Reader Mail: Formally Educating
One of the more frequent questions I get emailed about is formal education. Potential students want to know where to go and what to do. So I thought I’d finally try and tackle this since most potential students are coming up on the halfway point of their school year and may be trying to figure out what they’ll do next fall.
So where should you go to school?
I don’t know.
Seriously, I have no idea.
I’ve been out of college for over 15 years now, and I was a film major when I was there. I didn’t decide to truly focus on audio until about halfway through college, and even if I had known beforehand that audio was where I’d ultimately end up, there wasn’t much in terms of formal audio education that I knew of back then. There was no Google or Gearslutz or ProSoundWeb or YouTube. There weren’t even a lot of books to be found in the local library or bookstores. Telnet was the internet because there weren’t really any web browsers.
Most of what I’ve learned over time simply came from getting myself in a position where I could ask questions and apply what I learned. Then I would ask more questions and apply what I learned. I read a lot of magazine articles and books and still read a lot when I can. I also still ask a lot of questions and spend a lot of time experimenting and figuring things out.
So, in light of that, let me offer some advice for aspiring audio students.
If you go to school for audio, where you go probably won’t matter that much in the grand scheme of things. If I was looking for a formal audio education program today, I’d focus on the staff at schools and investigate the ones where the staff has real experience. In other words, you probably don’t want to learn from kids who’ve been out of school for 2-3 years that are now teaching Pro Tools. Those guys might be fine for a lab here and there and might be able to teach you a lot about a piece of gear, but ultimately you’re gonna need the guys who have been working in the trenches. Ideally, they’ll even have work you are familiar with and respect.
Now there might be an advantage in picking a specific school for networking opportunities, but that’s debatable. For example, my alma mater has a big alumni association in L.A. dedicated to the entertainment industry. If I had moved to L.A. after college looking for work in film or TV I probably would have used this for networking. There might be some informal regional stuff for audio, but I don’t know of anything specific. For example, if you want to work in Nashville, there might be an advantage to picking a school near Nashville and networking with alums. It’s not going to get you a gig, but in some situations when you’ve gone to the same school as your desired employer it can move you to the top of the pile.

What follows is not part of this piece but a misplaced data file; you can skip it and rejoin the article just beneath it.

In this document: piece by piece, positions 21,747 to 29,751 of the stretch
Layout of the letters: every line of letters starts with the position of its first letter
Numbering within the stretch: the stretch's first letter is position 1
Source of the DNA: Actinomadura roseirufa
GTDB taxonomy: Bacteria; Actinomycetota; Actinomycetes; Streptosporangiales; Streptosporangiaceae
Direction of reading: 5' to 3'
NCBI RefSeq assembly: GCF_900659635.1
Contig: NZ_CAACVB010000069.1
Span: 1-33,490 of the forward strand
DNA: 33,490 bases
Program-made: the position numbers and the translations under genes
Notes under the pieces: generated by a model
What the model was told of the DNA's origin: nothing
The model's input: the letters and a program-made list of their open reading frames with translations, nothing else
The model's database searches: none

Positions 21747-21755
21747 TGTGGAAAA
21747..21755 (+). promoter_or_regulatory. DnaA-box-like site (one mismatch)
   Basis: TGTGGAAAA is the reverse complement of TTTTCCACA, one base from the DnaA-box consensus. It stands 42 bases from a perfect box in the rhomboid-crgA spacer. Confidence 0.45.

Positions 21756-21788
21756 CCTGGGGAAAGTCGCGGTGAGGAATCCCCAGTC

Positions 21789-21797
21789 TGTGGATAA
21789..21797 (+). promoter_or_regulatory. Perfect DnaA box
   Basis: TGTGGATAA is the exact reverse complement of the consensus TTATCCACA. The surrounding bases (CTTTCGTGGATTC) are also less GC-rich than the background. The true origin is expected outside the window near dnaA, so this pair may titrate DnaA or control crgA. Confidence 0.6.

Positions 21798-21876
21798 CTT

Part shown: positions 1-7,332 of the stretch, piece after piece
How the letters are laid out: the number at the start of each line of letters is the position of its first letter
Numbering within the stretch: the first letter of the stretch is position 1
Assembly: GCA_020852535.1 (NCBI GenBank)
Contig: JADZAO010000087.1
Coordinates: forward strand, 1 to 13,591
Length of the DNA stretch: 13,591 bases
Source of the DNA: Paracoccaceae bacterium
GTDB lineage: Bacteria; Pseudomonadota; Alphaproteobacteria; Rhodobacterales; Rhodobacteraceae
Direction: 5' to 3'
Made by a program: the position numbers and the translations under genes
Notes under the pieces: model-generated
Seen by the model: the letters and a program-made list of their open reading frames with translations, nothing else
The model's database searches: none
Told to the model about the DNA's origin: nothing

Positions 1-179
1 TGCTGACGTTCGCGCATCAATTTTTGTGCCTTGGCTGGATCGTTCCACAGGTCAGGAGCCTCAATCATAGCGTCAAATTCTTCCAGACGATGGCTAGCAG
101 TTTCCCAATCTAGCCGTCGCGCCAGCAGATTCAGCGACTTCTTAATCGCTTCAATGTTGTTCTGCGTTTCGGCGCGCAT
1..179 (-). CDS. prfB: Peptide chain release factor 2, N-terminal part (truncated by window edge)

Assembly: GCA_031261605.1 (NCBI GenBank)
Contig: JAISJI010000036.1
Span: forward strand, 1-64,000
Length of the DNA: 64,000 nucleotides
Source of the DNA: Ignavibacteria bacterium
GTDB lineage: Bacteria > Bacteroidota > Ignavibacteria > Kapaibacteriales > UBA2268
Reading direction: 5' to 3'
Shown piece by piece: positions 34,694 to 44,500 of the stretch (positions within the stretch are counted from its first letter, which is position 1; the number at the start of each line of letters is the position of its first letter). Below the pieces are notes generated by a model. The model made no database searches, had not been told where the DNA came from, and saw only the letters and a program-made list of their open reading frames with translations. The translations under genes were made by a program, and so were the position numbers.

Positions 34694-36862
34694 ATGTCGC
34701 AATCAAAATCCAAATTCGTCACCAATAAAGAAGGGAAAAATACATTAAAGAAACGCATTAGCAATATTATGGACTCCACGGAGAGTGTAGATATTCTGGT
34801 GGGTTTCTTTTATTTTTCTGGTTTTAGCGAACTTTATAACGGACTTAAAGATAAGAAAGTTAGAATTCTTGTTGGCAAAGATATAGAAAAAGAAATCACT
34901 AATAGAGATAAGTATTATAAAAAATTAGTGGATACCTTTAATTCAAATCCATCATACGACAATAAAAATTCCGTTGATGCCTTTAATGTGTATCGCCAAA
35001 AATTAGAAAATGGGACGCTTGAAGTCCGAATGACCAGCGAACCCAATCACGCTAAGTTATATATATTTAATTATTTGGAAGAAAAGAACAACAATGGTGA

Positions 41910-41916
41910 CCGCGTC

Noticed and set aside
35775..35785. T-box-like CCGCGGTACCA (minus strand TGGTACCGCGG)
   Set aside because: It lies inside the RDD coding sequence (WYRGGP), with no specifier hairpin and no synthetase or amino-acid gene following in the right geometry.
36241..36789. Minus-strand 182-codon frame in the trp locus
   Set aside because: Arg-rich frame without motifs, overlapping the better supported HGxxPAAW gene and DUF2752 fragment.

Something you’ve got to keep in mind about higher education is you’re only talking about 2-4 years, which is nothing in light of a full career. Plus, if you go to a 4 year university, a chunk of that probably won’t even be your major. I’m not against school, but just keep a little perspective on it. School is the tip of the iceberg next to what you’ll learn from real experience.
I think the most important part of school is to approach it with the right attitude and milk it for everything you can. If you’re just entering into college, odds are you don’t know what you don’t know so you should be a sponge and take the initiative to learn and gain experience every chance you can. Then get out and into the real world and be prepared to start below the bottom rung.
In fact, if there’s anything you should really focus on learning it’s how to take initiative and how to learn and educate yourself. The reality is that the audio industry isn’t very big which means the jobs aren’t falling off trees. Nobody is going to hand you one just because you graduated with a degree or certificate.
The folks who excel at taking initiative are the ones who always seem to go the farthest. If you can take initiative and are willing to start below the bottom rung, you’ll have a lot more potential than the kid fresh out of the fancy-pants audio school who thinks he’s entitled to mix the biggest tours and records. Those guys rarely last in the gigs that matter.
I agree it’s down to attitude. What I have seen is that you come into a working environment and say “I know audio” many people are skeptical because knowing about the gear and having a core competency in only mixing will tremendously limit the possible job opportunities. You MUST do more.
You have to know everything now. Audio guys now need to know video, networking, DSP programming, power, technical troubleshooting, scripting/coding… Mixing has just become one of many things we do as the 21st century audio guy. I’m not saying this to discourage anyone, I’m enouraging prospective readers to be different and stand out to employers.